Hollywood’s favorite giant ape roars again in ‘Kong: Skull Island,’ an entertaining, escapist adventure that hits all the right monster-movie notes.
The giant-monster genre is hit-or-miss these days. For every critically and commercially successful Cloverfield, Pacific Rim, or Godzilla reboot, there are a dozen low-budget movies about giant sharks or other monsters that fail to even make the cut for “so bad it’s good” consideration.
Genuinely good giant-monster movies that are entertaining, compelling, and avoid making you question how you spend the finite time you have in this life are rare. That’s why it’s so fitting that King Kong, the massive ape who ushered in the giant-monster genre, is helping to revitalize it again.
As with all the best giant-monster movies, there’s a lot to like about director Jordan Vogt-Roberts’ colossal creature feature, Kong: Skull Island – and not all of it has to do with the titular ape.
Helmed by Vogt-Roberts from a script by Oscar-nominated Nightcrawler writer Dan Gilroy, Jurassic World co-writer Derek Connolly, and Godzilla writer Max Borenstein, Kong: Skull Island offers a new origin story for the famous King Kong. The film follows a group of scientists and soldiers tasked with investigating a mysterious island in the Pacific Ocean; they make the sudden – and deadly – discovery that monsters do indeed exist, and might just prevent them from ever leaving the island.
Although the film is set in the same cinematic universe as 2014’s Godzilla, the story unfolds in 1973, making it a prequel to Godzilla that also establishes a broader cinematic universe for Legendary Pictures’ giant monsters and sets up the inevitable crossover between the two.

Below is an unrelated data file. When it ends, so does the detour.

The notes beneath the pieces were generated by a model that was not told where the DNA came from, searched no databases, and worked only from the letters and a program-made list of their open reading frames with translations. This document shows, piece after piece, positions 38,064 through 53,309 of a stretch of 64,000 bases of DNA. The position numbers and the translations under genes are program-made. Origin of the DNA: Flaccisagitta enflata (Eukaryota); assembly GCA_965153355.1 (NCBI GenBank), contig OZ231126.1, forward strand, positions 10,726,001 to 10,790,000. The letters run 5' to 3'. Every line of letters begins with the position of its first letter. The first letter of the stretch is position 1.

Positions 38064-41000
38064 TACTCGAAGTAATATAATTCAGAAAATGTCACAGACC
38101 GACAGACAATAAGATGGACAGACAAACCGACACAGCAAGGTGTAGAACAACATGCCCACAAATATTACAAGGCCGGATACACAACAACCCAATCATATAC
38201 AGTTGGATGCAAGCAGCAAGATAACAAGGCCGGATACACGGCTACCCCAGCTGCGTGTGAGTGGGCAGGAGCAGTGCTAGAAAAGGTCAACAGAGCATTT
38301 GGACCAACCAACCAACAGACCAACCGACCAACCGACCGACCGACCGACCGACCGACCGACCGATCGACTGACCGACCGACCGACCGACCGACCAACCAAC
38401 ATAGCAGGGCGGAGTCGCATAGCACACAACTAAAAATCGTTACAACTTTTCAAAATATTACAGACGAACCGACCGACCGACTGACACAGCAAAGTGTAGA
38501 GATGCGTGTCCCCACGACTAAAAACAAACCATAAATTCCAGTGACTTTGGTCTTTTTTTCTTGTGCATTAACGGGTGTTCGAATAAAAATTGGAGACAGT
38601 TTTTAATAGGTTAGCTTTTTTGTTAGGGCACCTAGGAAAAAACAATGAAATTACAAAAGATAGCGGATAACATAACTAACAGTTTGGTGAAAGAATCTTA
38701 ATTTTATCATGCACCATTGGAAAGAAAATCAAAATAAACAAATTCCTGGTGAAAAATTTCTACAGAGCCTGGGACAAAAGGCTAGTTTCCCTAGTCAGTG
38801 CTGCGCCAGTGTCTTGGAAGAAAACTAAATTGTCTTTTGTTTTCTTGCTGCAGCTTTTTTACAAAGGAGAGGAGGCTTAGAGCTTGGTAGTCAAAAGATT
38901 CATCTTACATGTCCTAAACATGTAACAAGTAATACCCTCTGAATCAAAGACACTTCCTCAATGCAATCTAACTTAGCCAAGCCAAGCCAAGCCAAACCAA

While that’s all well and good, Kong: Skull Island boasts a ridiculously impressive cast of human actors, too.
The Avengers actor Tom Hiddleston leads an ensemble that includes Academy Award-winner Brie Larson (Room), Oscar nominees Samuel L. Jackson (Django Unchained) and John C. Reilly (Step Brothers), and The Big Lebowski actor John Goodman. Straight Outta Compton stars Corey Hawkins and Jason Mitchell also play supporting roles, along with The Great Wall actress Tian Jing, and (fittingly) Dawn of the Planet of the Apes actor Toby Kebbell.
Given such a high-profile cast, it’s no surprise that Skull Island achieves in one area that 2014’s Godzilla often struggled: Holding the audience’s attention when the film’s eponymous monster isn’t on the screen.
Kong: Skull Island wouldn’t be nearly as entertaining without John C. Reilly’s performance.
Hiddleston in particular makes a strong case for himself as a capable action-hero lead, portraying an expert tracker in Skull Island who’s recruited to help them explore the island’s uncharted jungles, but soon finds himself leading the rapidly dwindling group of survivors. Best known for playing the trickster villain Loki in Marvel’s cinematic universe, Hiddleston is clearly comfortable playing a hero in Skull Island and rarely seems like a supporting act to the film’s giant star– unlike the cast of most giant-monster movies.
As the leader of the military squadron and the government agent who commissions the journey to Skull Island, respectively, Jackson and Goodman provide the sort of compelling performances we’ve come to expect from the two actors. It’s a testament to their talents that they can remain the focal point of a scene even when they’re featured alongside a massive, monstrous gorilla, and their presence ensures that Skull Island maintains its momentum when there aren’t any monsters on the screen.